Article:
Takeovers in the Swiss private banking space is mainly hitting smaller banks, according to a report by PwC.
Owing to the consolidation, the number of Swiss private banks is expected to fall to 100 from 130 in the coming years.
However, the study found an “overall decline” in consolidation activity in the country’s private banking industry.
PwC said: “A look at revenues and operating costs shows that gross profits have fallen by more than 30% since the recordbreaking year of 2007, especially at small wealth management banks.
“There are several reasons for this. Clients’ expectations in terms of tailored services, individual and comprehensive advice, and greater transparency have risen. At the same time, regulatory requirements have become stricter and more complex.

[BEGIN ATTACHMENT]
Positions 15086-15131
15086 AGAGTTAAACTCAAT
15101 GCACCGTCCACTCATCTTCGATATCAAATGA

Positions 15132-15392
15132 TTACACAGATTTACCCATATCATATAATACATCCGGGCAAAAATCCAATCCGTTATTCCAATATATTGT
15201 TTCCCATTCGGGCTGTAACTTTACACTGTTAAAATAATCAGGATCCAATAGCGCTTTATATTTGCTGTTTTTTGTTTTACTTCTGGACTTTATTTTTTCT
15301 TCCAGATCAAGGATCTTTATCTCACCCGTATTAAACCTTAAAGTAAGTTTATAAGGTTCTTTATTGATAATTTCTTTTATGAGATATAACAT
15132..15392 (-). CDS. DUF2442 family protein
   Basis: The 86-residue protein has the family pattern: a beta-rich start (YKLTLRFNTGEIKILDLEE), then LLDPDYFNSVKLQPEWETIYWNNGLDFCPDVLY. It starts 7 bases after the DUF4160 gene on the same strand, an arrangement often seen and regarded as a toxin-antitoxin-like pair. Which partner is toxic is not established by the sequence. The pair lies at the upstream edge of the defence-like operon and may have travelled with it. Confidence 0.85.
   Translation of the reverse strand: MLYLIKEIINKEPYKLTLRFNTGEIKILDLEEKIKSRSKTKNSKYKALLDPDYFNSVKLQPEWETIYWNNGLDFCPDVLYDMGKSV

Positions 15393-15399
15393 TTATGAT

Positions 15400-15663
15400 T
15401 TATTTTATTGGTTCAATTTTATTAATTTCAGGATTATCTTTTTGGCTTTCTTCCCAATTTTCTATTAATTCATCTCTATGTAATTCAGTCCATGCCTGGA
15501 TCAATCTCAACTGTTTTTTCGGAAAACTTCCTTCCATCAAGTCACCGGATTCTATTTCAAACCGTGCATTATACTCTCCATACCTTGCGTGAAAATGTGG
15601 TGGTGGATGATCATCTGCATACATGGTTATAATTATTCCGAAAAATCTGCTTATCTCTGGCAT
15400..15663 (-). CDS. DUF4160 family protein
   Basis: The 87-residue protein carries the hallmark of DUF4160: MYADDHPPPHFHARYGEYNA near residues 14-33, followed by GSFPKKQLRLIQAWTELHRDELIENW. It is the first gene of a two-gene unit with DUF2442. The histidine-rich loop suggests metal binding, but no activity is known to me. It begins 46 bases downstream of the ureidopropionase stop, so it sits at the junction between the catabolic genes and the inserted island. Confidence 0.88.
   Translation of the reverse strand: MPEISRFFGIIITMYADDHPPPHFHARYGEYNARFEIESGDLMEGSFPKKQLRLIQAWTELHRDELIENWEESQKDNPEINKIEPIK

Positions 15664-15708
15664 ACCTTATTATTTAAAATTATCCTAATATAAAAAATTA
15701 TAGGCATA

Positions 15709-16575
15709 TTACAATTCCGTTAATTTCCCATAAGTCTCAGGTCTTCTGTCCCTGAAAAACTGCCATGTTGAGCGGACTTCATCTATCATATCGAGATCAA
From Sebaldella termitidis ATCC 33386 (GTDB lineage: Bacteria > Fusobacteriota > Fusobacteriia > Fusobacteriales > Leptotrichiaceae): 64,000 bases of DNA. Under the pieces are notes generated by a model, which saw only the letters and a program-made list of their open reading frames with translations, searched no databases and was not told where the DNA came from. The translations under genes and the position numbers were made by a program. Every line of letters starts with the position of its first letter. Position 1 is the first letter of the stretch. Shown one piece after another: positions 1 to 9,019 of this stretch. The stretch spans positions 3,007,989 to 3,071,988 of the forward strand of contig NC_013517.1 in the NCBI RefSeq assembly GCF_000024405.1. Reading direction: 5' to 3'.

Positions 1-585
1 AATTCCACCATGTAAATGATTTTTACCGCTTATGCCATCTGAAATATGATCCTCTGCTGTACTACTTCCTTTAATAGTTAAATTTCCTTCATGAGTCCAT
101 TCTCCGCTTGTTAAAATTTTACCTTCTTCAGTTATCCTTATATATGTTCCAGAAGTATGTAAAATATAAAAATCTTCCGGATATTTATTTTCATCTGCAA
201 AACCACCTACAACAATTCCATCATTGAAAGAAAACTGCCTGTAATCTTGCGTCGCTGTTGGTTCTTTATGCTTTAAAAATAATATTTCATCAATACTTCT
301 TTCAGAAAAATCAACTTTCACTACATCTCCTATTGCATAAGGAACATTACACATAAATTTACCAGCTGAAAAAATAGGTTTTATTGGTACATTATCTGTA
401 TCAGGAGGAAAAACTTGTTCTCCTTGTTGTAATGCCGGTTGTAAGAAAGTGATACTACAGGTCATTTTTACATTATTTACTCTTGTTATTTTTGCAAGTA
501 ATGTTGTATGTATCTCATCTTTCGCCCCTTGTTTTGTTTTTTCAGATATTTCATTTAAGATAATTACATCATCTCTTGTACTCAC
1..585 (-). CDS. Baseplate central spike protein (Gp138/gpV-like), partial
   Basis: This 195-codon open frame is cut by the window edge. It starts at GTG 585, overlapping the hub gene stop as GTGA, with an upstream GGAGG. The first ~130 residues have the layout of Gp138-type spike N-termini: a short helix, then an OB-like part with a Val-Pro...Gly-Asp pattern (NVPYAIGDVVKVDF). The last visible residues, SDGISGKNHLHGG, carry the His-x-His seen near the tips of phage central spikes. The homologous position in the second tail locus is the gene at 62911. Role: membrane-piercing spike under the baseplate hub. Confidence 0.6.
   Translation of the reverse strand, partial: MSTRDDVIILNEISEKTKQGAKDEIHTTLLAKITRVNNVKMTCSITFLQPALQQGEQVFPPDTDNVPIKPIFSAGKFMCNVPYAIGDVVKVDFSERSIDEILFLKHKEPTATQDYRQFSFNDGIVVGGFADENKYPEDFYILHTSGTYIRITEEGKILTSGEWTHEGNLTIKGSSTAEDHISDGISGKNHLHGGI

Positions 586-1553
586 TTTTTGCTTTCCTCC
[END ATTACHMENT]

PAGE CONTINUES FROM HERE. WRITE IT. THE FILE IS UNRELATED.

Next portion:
“This led to many, particularly smaller Swiss wealth management banks being taken over.”
More acquisitions in the sector are said to be in the form of asset deals.
The study also revealed that M&A activity in Swiss private banking is driven by local established banks.
“The majority of Swiss buyers are established banks seeking to make better use of their platform in Switzerland and to achieve cost synergies as a result of the takeover,” PwC said.
On the contrary, foreign investors’ interest in the sector is found to be on the wane after the tax dispute.
The key reasons for this decreasing interest are regulatory constraints and high acquisition prices for Swiss private banks.
Due to the tax dispute, foreign groups were also found increasingly selling their Swiss private banking businesses.
However, after the introduction of rules including AEOI, the frequency of such divestitures has dropped, PwC noted.